All of these Control block functions are currently implemented with an ESP32 chip, which provides Wi-Fi, Bluetooth BLE, the I2C interface, and all of the computing needs. The code will compile with minor modifications for any ESP32 CPU or could be adapted to any Arduino-compatible processor with Bluetooth or WiFi connectivity. Since no I/O other than I2C is needed, the new designs are based on the very small and low-cost ($5) ESP32C3 XIAO board from Seeedstudio.
The Android cell phone app has been updated to use Bluetooth BLE rather than Bluetooth classic, so it will not be difficult to provide a comparable iOS app. Some work on the iOS app was started, but there is still a lot of Swift code to be developed.
Part 2: The Plan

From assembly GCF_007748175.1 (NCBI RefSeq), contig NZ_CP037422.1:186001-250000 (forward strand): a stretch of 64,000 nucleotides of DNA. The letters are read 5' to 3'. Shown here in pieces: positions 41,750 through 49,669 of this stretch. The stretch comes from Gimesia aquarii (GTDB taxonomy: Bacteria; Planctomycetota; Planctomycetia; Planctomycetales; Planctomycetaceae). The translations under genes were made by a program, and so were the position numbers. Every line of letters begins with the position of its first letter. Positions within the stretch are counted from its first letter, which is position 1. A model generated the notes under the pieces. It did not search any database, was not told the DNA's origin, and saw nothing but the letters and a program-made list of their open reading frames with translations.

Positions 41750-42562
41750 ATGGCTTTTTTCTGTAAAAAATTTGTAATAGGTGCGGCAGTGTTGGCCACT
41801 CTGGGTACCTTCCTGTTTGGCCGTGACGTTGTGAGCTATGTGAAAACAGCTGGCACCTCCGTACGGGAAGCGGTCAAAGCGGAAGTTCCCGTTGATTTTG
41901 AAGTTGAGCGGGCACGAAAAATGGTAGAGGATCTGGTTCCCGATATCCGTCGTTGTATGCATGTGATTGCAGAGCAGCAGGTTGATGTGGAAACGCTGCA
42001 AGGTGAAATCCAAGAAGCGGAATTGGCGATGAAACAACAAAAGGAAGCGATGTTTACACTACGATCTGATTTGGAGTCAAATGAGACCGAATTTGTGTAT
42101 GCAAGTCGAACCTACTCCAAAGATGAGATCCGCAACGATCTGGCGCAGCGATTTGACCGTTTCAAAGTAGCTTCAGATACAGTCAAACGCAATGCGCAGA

In the previous section the overall scope of the next generation projects were described, and now we have some details. These new designs need a modular high performance digital input class D amp design that can be scaled to address frequencies above 200Hz or so. The initial prototype boards have been designed, but a lot of debugging and control software lies ahead. Each module will provide 4 channels of bridged amps. Also, these designs need to integrate one of the new Linkplay modules, and the existing ADAU1701 libraries need to be redesigned for the ADAU1466. An Input/ADAU1466 test bed has already been laid out for that work. Once these boards have been evaluated and the software matures to a working state, we will start work on the new projects.